fe·​al·​ty | \ ˈfē(-ə)l-tē How to pronounce fealty (audio) \
plural fealties

Definition of fealty

1a : the fidelity of a vassal or feudal tenant to his lord
b : the obligation of such fidelity The vassal vowed fealty to the king.
2 : intense fidelity the fealty of country music fans to their favorite stars— Nicholas Dawidoff

Choose the Right Synonym for fealty

fidelity, allegiance, fealty, loyalty, devotion, piety mean faithfulness to something to which one is bound by pledge or duty. fidelity implies strict and continuing faithfulness to an obligation, trust, or duty. marital fidelity allegiance suggests an adherence like that of citizens to their country. pledging allegiance fealty implies a fidelity acknowledged by the individual and as compelling as a sworn vow. fealty to the truth loyalty implies a faithfulness that is steadfast in the face of any temptation to renounce, desert, or betray. valued the loyalty of his friends devotion stresses zeal and service amounting to self-dedication. a painter's devotion to her art piety stresses fidelity to obligations regarded as natural and fundamental. filial piety

Did you know?

In The Use of Law, published posthumously in 1629, Francis Bacon wrote, "Fealty is to take an oath upon a book, that he will be a faithful Tenant to the King." That's a pretty accurate summary of the early meaning of fealty. Early forms of the term were used in Middle English around 1300, when they specifically designated the loyalty of a vassal to a lord. Eventually, the meaning of the word broadened. Fealty can be paid to a country, a principle, or a leader of any kind—though the synonyms fidelity and loyalty are more commonly used. Fealty comes from the Anglo-French word feelté, or fealté, which comes from the Latin fidelitas, meaning "fidelity." These words are ultimately derived from fides, the Latin word for "faith."

Examples of fealty in a Sentence

He swore fealty to the king. as much as I wanted to back my friend up, my fealty to the truth was greater, and I could not lie for him
Recent Examples on the Web The two channels gained notoriety in recent years by seeking out conservative viewers who believe right-leaning Fox News, the dominant ratings leader in cable news, did not show enough unwavering fealty to Trump. Stephen Battaglio Staff Writer, Los Angeles Times, 22 Jan. 2022 Some lawmakers shoulder rifles and holster Glocks as a statement of Second Amendment fealty. Washington Post, 12 Apr. 2022 For Bordiga, who took a kind of pleasure in performing an exaggerated fealty to Marxist principles, all that was needed was to have a well-armed Communist Party in place once capitalism was inevitably swept from the scene. Thomas Meaney, The New Republic, 30 Mar. 2022 So now Trump fealty comes down to a three-legged stool: The election was rigged, the insurrection was fine and Putin is a genius. Gloria Borger, CNN, 24 Feb. 2022 By making fealty to Trump the sine non qua of GOP identity, the party's leaders have done the same. Joel Mathis, The Week, 17 Feb. 2022 Earthling’s guests figure heavily into how Vedder reveals new sides of himself, since most of his reverence comes through in nods and winks rather than fealty. Kory Grow, Rolling Stone, 10 Feb. 2022 Stakeholder capitalism is an expansion of corporate management fealty beyond shareholders to include the workforce, supply chain, customers, communities, societies, and the environment. Mark A. Cohen, Forbes, 19 Jan. 2022 Trump himself has made clear that a range of his endorsements in Michigan and elsewhere have been predicated on fealty to his false claims about the election. Rick Klein, ABC News, 13 Apr. 2022 See More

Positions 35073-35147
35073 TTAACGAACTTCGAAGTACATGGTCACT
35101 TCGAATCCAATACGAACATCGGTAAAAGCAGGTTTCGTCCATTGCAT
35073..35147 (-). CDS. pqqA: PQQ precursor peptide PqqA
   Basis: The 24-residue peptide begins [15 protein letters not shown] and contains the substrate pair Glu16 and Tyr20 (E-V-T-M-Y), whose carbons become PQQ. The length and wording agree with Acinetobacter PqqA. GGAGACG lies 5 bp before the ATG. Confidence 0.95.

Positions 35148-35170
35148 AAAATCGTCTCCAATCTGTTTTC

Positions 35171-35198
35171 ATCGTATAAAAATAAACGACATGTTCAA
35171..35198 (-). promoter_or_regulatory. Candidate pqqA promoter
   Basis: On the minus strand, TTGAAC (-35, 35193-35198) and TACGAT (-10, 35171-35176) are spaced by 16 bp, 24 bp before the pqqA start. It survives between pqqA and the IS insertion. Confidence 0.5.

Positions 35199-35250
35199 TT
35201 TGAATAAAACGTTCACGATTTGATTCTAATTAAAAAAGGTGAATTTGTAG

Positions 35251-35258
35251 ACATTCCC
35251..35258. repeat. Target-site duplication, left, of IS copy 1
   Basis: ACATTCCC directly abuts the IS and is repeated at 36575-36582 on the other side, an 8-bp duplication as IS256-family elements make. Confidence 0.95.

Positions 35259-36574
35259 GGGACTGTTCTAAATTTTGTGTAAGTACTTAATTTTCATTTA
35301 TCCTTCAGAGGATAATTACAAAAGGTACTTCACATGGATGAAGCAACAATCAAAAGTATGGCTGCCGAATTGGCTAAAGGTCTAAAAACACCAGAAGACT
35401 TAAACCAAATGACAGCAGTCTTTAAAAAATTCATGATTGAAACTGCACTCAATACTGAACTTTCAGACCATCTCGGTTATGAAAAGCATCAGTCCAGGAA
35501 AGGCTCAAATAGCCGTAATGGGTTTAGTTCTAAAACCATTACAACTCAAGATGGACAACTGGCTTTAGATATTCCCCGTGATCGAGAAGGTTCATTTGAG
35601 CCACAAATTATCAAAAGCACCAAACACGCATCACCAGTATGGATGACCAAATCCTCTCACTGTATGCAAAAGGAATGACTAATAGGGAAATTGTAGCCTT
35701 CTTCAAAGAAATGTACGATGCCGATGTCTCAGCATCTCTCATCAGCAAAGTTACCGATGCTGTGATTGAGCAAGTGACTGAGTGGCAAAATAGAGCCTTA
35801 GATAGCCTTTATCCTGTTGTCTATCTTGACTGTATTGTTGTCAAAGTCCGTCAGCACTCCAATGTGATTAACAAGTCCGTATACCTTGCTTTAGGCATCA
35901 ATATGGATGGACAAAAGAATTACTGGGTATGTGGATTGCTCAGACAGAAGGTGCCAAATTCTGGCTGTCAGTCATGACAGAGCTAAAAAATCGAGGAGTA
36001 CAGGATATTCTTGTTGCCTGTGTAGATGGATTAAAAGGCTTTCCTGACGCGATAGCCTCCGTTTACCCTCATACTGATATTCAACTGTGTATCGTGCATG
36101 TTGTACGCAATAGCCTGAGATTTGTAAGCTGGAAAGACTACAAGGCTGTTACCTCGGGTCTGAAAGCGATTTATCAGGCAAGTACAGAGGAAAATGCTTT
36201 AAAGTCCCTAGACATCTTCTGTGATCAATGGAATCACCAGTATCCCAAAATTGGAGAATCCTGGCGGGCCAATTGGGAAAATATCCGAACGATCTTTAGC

These example sentences are selected automatically from various online news sources to reflect current usage of the word 'fealty.' Views expressed in the examples do not represent the opinion of Merriam-Webster or its editors. Send us feedback.

First Known Use of fealty

14th century, in the meaning defined at sense 1a

History and Etymology for fealty

Middle English feute, fealtye, borrowed from Anglo-French feelté, fealté, going back to Latin fidēlitāt-, fidēlitās "faithfulness, loyalty" — more at fidelity

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The first known use of fealty was in the 14th century

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Dictionary Entries Near fealty

feal and divot



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Last Updated

17 May 2022

Cite this Entry

“Fealty.” Merriam-Webster.com Dictionary, Merriam-Webster, https://www.merriam-webster.com/dictionary/fealty. Accessed 17 May. 2022.

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More from Merriam-Webster on fealty

Britannica.com: Encyclopedia article about fealty


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